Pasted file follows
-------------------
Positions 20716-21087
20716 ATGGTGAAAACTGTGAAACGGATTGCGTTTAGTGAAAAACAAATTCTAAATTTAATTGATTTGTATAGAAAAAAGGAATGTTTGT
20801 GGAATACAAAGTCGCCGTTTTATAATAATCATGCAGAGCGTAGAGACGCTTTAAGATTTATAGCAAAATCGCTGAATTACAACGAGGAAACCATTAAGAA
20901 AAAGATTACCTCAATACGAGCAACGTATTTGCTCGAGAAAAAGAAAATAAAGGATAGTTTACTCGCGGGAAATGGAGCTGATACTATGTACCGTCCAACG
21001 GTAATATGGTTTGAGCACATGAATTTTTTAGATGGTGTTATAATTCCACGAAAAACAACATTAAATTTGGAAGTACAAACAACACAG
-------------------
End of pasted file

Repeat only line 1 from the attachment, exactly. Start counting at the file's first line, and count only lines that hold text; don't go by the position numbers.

Positions 20716-21087